Metal Slug Defense adds dose of strategy to popular run-and-gunner

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I think it’s safe to say that no one was clamoring for a Metal Slug tower defense game. Don’t get me wrong: I love Metal Slug and have since the Neo Geo days. But despite the number of entries in the series now being firmly in the double digits, I don’t think anyone was calling for a shake-up of the formula. If it ain’t broke, don’t fix it.

Metal Gear Defense by SNK Playmore
Category: iOS Games
Works With: iPhone, iPad, iPod Touch
Price: Free w/ in-app purchases

With Metal Slug Defense, developers SNK Playmore have indeed “fixed it.” In some ways, this is no surprise. We live in an age where game franchises are constantly expanding into new genres: where Angry Birds aren’t content to simply be aggrieved avians in their original incarnation, but must also spread their wings into genres like kart racing and turn-based RPGs. But what’s more surprising about Metal Slug Defense is that, by changing the concept of the game, SNK haven’t “broke it” at all.

In fact, they’ve made something of a gem.

The Metal Slug of the title makes an appearance as a super weapon.

The Metal Slug of the title makes an appearance as a super weapon.

For those unfamiliar with the tower defense genre, in Metal Slug Defense you recruit soldiers and built structures in a one-lane defense layout — then proceeding to strategically obliterate your opponent’s base before they can do the same to you. Once your enemy is vanquished, you move onto the next stage, collecting some extra points before you do, which let you upgrade your troops and defenses. From there it’s just a matter of rinse and repeat, with the missions getting steadily tougher along the way.

Unlike the Metal Slug games you know and love, in this game you play the role of general instead of grunt.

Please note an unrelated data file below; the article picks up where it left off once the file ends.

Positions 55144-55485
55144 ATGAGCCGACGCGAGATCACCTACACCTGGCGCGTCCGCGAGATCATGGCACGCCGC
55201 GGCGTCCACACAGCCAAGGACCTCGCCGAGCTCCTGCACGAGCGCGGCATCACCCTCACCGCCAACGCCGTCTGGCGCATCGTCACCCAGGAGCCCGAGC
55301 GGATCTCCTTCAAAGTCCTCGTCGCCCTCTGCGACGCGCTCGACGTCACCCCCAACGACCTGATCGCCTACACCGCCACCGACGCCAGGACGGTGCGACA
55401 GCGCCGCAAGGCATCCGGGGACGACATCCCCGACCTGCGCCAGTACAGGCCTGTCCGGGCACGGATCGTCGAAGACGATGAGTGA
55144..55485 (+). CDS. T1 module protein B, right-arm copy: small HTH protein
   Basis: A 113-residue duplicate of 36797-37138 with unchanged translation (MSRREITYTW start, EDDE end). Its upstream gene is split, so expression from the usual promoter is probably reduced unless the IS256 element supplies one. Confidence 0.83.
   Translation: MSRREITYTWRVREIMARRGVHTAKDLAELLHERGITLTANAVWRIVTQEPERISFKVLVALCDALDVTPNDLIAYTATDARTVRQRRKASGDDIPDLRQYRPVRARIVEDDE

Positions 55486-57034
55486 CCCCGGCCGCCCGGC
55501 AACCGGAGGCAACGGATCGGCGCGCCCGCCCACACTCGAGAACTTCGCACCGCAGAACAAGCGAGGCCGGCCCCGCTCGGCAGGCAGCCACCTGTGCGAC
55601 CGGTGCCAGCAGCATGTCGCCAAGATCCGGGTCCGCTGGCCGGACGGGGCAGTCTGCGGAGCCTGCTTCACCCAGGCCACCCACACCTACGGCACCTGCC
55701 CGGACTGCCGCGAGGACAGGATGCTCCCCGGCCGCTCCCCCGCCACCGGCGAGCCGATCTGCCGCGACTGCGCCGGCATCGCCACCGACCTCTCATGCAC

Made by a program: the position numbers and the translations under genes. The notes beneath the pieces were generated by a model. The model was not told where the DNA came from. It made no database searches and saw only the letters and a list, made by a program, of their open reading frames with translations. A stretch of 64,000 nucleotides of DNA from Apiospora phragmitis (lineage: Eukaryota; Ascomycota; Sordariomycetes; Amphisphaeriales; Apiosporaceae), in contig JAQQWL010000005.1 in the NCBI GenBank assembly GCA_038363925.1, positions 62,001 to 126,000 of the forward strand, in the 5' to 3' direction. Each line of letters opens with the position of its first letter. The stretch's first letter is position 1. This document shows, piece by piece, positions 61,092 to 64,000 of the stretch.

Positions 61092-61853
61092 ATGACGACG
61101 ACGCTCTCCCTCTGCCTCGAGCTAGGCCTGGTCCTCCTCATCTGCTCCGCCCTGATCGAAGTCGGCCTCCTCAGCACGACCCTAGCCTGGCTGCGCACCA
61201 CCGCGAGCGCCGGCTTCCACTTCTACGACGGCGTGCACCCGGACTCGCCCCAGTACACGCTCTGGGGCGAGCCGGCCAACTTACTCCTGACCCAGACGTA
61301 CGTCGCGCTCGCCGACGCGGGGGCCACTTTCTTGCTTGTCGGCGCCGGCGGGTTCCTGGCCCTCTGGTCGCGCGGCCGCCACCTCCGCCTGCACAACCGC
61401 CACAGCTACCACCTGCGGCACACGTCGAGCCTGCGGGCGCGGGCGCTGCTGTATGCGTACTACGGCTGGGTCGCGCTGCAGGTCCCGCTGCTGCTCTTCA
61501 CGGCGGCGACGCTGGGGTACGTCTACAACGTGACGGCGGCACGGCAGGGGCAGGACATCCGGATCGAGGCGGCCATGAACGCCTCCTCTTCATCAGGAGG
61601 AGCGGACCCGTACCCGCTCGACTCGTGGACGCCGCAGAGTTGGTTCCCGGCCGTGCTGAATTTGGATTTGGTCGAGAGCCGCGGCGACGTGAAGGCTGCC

Unlike the Metal Slug games you know and love, you don’t have direct control over your troops in this game. Instead you plan the overarching strategy — playing the role of general versus that of grunt.

However, if the game replaces the gleeful run-gun destruction of the rest of the Metal Slug series, it does retain the same spirit: with the superb cartoony pixel art, wacky enemies, bombastic music, and familiar characters and “Mission Start” sound effects all carrying over. Even the Metal Slug of the title (a tank called the SV-001) makes an appearance as a super weapon able to mow over your enemy’s defenses. In addition, there is a multiplayer mode that is a whole lot of fun — although occasionally (in my gameplaying experience) haunted by opponents who would rather end a game than lose.

If there is a downside to Metal Slug Defense (and by now you should know this one as well as Apple’s standard “[we buy] smaller technology companies from time to time, and we generally do not discuss our purpose or plans” refrain) it is the familiar curse of in-app purchases. Yes, Metal Slug Defense is a freemium title. Before you jump to conclusions, though, I’m happy to report that the game doesn’t rub them in your face. They’re there if you want to take advantage of them, but not in such a way that it makes the game unplayable otherwise. If IAPs are going to exist — and developers want to build long-term relationships with players — this is an example of how to do it.

Metal Slug Defense adds dose of strategy to popular run-and-gunner

In all, Metal Slug Defense is a fun novelty. Would I want the whole franchise to move in this more strategic direction? No. Do I think that fans of the series will enjoy playing it — even if they’re suspicious of the switch in genres? Absolutely.

And, hey, give SNK credit for trying (and pulling off) something a bit different.

Screen_Shot_2014-05-04_at_17Game Name: Metal Slug Defense
The Good: Takes a lot of what you love about the Metal Slug series and adds a strategy element.
The Bad: If you’re looking for the usual run-and-gun Metal Slug experience, you might be disappointed.
The Verdict: A fun experiment which expands the Metal Slug universe. Recommended.
Buy from: App Store

Cult of Mac rating: 4/5

About the author

Luke DormehlLuke Dormehl is a UK-based journalist and author, with a background working in documentary film for Channel 4 and the BBC. He is the author of The Formula: How Algorithms Solve All Our Problems, And Create More and The Apple Revolution, both published by Penguin/Random House. His tech writing has also appeared in Wired, Fast Company, Techmeme, and other publications. He'd like you a lot if you followed him on Twitter.

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